This is a remarkable movie. "The Bandit Queen" is a powerful and repugnant portrayal of a modern real-life Indian outlaw, Phoolan Devi ("Goddess of Flowers"). The movie opens at the point at which the 11 year-old Phool...展开an is sold as a bride to a middle-aged man. The marital rape and abuse that follows drives her away and eventually, as an outcast, into a life of brigandage.
What I found most striking in this movie is that it does not portray the heroine merely as a "wronged woman" but as a woman with deep psychological problems -- to me she frequently appeared to be downright psychotic. There are several scenes of unbridled, I might say X-rated, violence in which Phoolan is seen to gradually wind up from anger to viciousness. In one of these scenes she beats her former husband with a rifle butt. It was -- and I think it was meant to be -- sickening.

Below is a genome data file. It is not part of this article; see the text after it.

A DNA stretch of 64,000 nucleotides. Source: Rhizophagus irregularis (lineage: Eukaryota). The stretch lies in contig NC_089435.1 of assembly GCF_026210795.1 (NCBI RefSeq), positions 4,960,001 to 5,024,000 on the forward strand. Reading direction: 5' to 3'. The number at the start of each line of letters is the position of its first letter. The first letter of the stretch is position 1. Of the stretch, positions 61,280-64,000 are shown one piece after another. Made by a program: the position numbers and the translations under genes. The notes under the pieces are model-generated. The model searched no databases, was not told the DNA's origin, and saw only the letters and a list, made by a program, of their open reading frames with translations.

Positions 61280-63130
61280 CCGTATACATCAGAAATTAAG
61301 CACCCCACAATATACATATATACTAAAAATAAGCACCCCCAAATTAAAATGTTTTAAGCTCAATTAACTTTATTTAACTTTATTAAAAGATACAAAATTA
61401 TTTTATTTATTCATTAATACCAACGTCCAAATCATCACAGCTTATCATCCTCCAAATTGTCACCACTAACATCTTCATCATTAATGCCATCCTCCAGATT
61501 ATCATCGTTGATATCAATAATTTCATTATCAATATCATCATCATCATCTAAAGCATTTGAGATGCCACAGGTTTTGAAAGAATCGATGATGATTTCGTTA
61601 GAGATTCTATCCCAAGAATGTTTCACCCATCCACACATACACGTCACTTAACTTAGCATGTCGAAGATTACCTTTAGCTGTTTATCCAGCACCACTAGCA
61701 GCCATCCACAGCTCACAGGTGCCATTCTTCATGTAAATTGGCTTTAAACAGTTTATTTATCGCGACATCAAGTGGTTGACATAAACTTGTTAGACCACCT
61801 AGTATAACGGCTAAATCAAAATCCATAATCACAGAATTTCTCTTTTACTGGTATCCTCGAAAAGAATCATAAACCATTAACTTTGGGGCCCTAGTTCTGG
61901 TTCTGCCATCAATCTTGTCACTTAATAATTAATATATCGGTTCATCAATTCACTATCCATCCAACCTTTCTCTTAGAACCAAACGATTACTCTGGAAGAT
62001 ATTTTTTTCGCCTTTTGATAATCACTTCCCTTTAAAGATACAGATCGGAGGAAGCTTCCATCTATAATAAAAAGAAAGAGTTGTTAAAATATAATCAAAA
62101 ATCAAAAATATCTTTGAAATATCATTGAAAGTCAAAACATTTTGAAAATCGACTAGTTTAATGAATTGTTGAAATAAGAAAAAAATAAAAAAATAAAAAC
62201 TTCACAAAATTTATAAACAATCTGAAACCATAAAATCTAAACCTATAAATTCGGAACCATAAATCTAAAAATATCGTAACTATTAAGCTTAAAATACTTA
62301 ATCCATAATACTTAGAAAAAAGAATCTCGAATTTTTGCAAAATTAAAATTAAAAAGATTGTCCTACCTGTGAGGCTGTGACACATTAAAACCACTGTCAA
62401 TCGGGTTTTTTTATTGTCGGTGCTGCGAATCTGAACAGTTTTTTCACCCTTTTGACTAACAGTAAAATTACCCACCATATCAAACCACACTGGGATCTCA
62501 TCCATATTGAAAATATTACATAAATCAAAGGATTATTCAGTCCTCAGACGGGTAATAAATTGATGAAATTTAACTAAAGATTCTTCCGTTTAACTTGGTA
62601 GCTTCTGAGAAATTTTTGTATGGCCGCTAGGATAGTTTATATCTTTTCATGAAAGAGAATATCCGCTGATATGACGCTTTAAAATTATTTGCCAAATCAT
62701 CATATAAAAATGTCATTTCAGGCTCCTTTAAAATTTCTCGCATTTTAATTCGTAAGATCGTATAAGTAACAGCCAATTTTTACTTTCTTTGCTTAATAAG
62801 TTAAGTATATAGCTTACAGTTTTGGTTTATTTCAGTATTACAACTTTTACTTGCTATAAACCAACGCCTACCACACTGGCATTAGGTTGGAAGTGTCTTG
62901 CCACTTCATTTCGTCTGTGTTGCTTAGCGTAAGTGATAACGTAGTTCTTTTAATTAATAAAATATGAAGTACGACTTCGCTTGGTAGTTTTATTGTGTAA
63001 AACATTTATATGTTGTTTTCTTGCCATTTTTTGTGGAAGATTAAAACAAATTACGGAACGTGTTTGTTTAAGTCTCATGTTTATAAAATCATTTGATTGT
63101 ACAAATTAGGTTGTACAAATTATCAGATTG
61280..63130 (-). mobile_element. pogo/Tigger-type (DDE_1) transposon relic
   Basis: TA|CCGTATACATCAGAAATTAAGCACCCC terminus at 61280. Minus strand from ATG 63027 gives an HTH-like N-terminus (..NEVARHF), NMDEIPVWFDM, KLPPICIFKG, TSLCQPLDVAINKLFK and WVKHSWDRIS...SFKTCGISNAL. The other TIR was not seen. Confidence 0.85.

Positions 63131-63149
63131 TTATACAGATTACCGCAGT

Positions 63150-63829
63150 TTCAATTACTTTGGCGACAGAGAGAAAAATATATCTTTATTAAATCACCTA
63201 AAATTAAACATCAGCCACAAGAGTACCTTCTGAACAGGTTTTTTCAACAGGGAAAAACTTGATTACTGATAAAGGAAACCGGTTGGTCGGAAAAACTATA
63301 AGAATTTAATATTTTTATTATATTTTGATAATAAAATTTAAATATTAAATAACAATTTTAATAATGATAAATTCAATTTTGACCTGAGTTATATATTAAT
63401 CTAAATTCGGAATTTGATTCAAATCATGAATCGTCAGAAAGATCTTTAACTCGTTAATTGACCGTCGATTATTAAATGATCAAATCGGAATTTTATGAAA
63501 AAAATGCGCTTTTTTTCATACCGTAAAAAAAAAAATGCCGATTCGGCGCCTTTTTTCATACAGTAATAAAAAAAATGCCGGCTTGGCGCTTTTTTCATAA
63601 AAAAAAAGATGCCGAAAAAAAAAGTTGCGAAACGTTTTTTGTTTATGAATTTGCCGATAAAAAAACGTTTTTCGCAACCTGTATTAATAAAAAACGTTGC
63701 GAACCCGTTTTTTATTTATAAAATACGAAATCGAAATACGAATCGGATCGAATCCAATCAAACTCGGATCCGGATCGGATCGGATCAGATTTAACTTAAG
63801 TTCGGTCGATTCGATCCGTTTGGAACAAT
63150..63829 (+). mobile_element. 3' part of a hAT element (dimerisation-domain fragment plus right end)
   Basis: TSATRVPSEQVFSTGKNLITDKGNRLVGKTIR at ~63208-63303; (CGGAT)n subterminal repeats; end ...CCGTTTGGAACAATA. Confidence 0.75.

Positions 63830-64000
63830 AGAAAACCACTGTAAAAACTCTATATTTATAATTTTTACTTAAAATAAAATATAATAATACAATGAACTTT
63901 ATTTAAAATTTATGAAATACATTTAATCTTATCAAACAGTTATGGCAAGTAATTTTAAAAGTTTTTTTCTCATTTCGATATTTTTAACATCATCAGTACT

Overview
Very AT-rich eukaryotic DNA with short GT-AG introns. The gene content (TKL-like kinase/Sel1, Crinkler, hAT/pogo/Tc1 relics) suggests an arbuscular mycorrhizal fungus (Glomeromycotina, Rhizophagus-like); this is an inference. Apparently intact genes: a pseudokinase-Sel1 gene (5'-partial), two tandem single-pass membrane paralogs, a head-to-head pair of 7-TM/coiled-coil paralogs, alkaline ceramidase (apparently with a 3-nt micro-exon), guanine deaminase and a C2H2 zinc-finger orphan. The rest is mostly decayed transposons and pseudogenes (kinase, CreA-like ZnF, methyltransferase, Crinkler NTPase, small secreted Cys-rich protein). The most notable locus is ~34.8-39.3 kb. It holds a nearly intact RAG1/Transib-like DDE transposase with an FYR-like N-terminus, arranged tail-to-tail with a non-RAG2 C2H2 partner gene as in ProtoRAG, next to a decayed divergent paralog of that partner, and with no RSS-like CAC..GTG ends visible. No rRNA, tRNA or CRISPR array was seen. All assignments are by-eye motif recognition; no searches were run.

"The Bandit Queen" was very controversial in India. It was widely thought to be Oscar material, though apparently did not make the list due to political infighting within the Indian movie-making community. It's well worth the viewing. But I only recommend it for people with strong stomachs. It's a true story (the real-life Phoolan Devi went on to marry above her caste and became the first Untouchable to serve in the Indian Parliament) but it's a story without a happy ending.